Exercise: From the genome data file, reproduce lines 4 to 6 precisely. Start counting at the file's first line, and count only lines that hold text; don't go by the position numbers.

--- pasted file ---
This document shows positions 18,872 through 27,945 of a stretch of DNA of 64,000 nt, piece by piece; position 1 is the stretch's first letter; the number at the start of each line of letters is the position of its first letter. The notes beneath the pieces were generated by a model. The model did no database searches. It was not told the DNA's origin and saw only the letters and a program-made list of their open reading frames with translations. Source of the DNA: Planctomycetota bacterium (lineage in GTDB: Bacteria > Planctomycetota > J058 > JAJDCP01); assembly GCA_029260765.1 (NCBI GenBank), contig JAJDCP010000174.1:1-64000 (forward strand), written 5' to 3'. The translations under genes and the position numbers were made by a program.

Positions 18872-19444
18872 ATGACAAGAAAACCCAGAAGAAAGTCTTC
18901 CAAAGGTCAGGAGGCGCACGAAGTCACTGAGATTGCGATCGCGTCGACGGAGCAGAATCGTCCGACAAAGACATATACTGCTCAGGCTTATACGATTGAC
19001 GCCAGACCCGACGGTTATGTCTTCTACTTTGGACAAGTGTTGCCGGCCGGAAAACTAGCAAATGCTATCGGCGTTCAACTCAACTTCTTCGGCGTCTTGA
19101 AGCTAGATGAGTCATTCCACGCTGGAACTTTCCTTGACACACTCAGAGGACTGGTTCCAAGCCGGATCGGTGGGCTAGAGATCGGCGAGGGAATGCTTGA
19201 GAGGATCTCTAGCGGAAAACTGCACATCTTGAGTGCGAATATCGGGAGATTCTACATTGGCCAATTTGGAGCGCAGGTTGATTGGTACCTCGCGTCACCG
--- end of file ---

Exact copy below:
18901 CAAAGGTCAGGAGGCGCACGAAGTCACTGAGATTGCGATCGCGTCGACGGAGCAGAATCGTCCGACAAAGACATATACTGCTCAGGCTTATACGATTGAC
19001 GCCAGACCCGACGGTTATGTCTTCTACTTTGGACAAGTGTTGCCGGCCGGAAAACTAGCAAATGCTATCGGCGTTCAACTCAACTTCTTCGGCGTCTTGA
19101 AGCTAGATGAGTCATTCCACGCTGGAACTTTCCTTGACACACTCAGAGGACTGGTTCCAAGCCGGATCGGTGGGCTAGAGATCGGCGAGGGAATGCTTGA